Innovative Startup InPlanet Carbon Sequestration Secures €1.2 Million Pre-Seed Funding
A new startup that has developed a new technology called enhanced rock weathering has just received €1.2 million in pre-seed funding.
When most people think of carbon sequestration, they tend to think of trees and how they absorb carbon from our atmosphere and store it in the trunks of their bodies. However, they are not the only natural actors working in nature to help remove carbon from our atmosphere. As it turns out, rocks have been doing the same thing in the form of weathering.
Weathering is a natural process where water, wind, or cold and hot temperatures slowly break down the rock matter into smaller particles. As this happens, carbon in the atmosphere gets trapped in little pieces, eventually deposited onto the ocean floor. This has been happening for millions of years, and now recently, a new startup seeks to accelerate and scale this process up to the level of industrial application for agriculture. InPlanet is a German-Brazilian company that has just received 1.2 million euros in pre-seed funding to apply its enhanced rock weathering (ERW) technology.
InPlanet began out of a desire from the co-founder, Felix Harteneck, to effectively offset the carbon footprint of the two other technology companies he co-founded. As a result, InPlanet was born and began its journey of developing an innovative technology that expands upon nature’s good work on its own to help sequester carbon.
The technology is beneficial beyond its environmental applications; it also is regenerative for crops, meaning that it can be used as a natural fertilizer in agriculture, saving farmers’ costs and preventing the use of damaging fertilizers that are often used, but in the long run degrade the quality of the soil.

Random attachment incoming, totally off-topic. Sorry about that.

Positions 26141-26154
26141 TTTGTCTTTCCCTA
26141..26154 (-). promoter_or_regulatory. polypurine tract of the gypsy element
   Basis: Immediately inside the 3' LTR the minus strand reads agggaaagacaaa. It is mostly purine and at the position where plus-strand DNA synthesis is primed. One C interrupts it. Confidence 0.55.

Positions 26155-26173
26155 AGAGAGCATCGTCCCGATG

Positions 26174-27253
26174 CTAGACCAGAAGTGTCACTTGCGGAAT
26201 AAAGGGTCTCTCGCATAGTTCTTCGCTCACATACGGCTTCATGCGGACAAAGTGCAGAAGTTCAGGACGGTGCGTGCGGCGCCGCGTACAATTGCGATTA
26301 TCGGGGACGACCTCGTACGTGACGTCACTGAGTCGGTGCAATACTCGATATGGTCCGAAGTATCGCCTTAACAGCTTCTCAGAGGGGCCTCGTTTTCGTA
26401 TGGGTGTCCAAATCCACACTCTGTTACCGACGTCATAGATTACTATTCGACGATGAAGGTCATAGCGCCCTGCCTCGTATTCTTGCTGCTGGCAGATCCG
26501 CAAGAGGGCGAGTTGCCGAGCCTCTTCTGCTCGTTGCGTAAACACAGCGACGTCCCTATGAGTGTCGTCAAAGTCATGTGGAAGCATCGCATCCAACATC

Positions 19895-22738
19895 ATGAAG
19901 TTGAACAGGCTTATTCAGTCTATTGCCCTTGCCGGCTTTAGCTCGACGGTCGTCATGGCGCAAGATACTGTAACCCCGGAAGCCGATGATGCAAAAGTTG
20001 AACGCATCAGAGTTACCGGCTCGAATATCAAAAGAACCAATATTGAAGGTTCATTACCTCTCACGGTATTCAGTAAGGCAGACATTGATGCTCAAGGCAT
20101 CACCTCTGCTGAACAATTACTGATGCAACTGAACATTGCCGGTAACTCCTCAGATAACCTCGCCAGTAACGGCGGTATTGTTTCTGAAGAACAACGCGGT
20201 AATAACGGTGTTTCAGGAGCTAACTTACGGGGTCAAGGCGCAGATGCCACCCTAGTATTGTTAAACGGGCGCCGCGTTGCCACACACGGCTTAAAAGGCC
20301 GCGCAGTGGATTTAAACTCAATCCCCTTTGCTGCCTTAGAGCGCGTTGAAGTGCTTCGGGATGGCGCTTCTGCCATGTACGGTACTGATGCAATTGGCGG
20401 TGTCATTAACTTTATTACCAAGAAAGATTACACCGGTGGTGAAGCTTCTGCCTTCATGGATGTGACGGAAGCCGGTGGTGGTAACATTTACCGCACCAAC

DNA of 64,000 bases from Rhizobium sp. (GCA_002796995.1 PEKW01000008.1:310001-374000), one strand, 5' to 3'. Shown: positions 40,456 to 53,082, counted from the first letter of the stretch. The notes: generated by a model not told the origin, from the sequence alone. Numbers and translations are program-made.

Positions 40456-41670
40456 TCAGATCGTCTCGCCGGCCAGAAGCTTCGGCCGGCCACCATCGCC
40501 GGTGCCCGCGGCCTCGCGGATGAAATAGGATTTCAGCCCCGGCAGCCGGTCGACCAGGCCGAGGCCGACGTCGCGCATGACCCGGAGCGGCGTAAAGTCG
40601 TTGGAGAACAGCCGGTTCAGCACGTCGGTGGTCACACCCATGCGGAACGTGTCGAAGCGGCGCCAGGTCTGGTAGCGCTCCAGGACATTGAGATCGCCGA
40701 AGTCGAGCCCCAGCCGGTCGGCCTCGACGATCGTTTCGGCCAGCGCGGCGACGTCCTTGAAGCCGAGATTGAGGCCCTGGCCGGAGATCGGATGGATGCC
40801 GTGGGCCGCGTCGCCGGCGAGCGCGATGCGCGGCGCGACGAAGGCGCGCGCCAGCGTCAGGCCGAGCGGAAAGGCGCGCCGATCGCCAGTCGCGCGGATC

They decided to begin their applications in Brazil due to the favourable climate and soil conditions for this carbon dioxide removal (CDR) method. However, their road ahead may be rockier than expected, as they are still finding reliable methods of tracking and testing its effectiveness. They have partnered with Carbonfuture, a digital CDR tracking platform, as part of their Catalyst program.
The initiative supports startups looking to tackle climate change uniquely and innovatively through access to revenue and advice from carbon market experts. Carbonfuture provides an industry-leading method of monitoring, tracking, and verifying (MRV) the results of carbon removal projects. With support from the Catalyst program, InPlanet has been able to test and scale effective MRV methods for its ERW projects.
According to Harteneck, InPlanet’s goal for 2023 is “to spread 50,000 tons of rock powder to remove 10,000 tons of CO2. This will allow us to generate unique and scientifically valuable data to understand the weathering process in the tropics even better.” Now that it has received the funding it needs, InPlanet is much closer to getting to its goals set for this year. CDR technologies are of vital importance in limiting our global carbon output, and ERW seems to be one of the most promising developments in the field.
Continuing humanity’s global carbon production will be something that continues to happen for a long time. However, that doesn’t mean we may be as excessive as we are today. New technologies to help us reach our climate goals are necessary, but what is remarkable is that simply expanding upon what nature already does can potentially become one of the most effective ways to curb our global carbon footprint.
The benefits of how we conduct agriculture are notable, especially considering the damage that current agriculture does to our environment is increasingly apparent. EDW is something that can potentially change our world for the better, so it is fantastic to see that the investment in InPlanet is going forward.
Hopefully, in conjunction with other programs and technologies in the works, the cleaner, brighter actions we take now will be cemented into our future.